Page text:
Production planners use a fixed estimate for safety stock levels. This method does not involve using a specific formula; instead, planners determine safety stock levels based on the maximum daily usage over a particular time period.

    Once the fixed safety stock levels are established, they are generally not modified unless determined by the production planner. If a particular item is no longer needed, the fixed safety stock level can be set to 0.

    However, if there is a sudden increase in demand for a product and there is insufficient safety stock, it may not be possible to fulfil all orders.

    What Risks does Holding Safety Stock Entail?

    Two risks should be considered despite the apparent benefits of having safety stock.

    Higher Costs

    Owning safety stock is expensive. You must first invest funds to buy the products. Second, increasing inventory levels necessitate larger warehouses and more employee handling, raising insurance costs.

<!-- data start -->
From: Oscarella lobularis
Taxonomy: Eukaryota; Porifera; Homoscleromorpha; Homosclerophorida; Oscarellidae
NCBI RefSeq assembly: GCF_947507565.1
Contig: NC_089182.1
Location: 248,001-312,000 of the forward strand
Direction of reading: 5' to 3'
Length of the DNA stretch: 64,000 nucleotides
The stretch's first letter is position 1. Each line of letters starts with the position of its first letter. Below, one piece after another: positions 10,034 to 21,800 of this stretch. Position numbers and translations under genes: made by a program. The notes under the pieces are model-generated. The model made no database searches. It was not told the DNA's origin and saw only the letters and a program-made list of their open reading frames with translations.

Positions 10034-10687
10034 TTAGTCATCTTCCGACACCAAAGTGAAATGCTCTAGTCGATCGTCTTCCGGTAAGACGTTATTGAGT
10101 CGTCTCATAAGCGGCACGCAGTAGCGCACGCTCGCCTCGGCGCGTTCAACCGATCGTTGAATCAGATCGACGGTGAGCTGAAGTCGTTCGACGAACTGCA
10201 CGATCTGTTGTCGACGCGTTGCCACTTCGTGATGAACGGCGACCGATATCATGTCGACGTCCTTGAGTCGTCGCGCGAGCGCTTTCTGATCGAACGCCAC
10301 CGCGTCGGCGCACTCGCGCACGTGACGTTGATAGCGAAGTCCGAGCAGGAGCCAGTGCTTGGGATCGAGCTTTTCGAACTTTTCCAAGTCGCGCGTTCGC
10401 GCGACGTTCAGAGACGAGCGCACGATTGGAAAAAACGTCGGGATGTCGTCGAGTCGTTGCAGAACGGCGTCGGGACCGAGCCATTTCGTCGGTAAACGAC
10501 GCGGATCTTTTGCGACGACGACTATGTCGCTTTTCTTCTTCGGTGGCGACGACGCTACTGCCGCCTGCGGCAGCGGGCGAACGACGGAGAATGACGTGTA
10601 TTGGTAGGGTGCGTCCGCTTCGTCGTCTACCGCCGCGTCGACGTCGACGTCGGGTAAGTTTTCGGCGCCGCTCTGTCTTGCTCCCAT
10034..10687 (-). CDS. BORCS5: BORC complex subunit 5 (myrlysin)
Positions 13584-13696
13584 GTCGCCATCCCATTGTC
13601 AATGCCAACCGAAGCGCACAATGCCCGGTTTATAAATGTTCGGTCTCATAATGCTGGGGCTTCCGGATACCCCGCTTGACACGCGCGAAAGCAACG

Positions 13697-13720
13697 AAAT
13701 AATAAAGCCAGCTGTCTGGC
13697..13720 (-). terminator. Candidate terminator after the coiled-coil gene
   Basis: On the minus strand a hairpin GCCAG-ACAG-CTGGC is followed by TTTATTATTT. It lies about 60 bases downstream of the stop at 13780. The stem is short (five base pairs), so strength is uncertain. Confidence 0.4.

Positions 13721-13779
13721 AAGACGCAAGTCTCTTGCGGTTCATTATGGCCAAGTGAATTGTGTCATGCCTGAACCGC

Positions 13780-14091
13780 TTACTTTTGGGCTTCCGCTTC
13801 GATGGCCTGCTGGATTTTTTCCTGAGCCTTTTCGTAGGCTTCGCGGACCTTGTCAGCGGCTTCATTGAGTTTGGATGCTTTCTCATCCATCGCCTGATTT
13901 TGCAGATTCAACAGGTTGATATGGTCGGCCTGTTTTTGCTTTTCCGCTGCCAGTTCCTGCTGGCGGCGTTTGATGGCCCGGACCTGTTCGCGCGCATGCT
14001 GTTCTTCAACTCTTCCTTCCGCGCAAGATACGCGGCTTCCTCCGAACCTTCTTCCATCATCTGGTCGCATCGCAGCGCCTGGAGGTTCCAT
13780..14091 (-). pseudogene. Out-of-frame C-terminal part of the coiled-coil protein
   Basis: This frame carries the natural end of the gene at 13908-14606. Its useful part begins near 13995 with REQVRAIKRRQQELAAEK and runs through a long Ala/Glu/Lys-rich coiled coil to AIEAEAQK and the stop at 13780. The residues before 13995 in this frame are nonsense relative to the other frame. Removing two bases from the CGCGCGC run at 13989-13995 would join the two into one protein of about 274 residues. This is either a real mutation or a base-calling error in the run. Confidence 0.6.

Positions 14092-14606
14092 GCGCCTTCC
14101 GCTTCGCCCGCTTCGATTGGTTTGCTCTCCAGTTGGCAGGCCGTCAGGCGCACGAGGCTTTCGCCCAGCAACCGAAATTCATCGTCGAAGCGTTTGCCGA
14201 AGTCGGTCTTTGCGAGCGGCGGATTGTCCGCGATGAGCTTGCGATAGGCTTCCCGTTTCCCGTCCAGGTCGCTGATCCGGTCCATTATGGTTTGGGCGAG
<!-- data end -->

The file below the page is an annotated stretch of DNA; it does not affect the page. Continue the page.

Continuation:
Increased Deadstock

    Holding safety stock makes the dead stock more common. Some inventory types have a shelf life or value if not sold within a specific time range. Foods, beverages, and medications, for instance, can expire. Other products, such as toys or consumer gadgets, may malfunction, fall out of trend, or become unnecessary. 

    Companies must carefully weigh the danger of a possible stockout against keeping extra inventory that might never be sold.


    Safety stock is an essential component of supply chain management. It is a buffer against unexpected supply and demand fluctuations, production delays, and other unforeseen events. By maintaining sufficient safety stock levels, businesses can avoid stockouts, reduce lead times, and improve customer satisfaction. However, it is essential to maintain a balance between holding enough stock to cover potential stockouts and keeping holding costs low. Different methods and formulas are available for determining the optimal amount of safety stock, depending on the business’s unique needs and characteristics. Having an effective safety stock strategy is vital for businesses to maintain their competitive edge and ensure the continuity of their operations.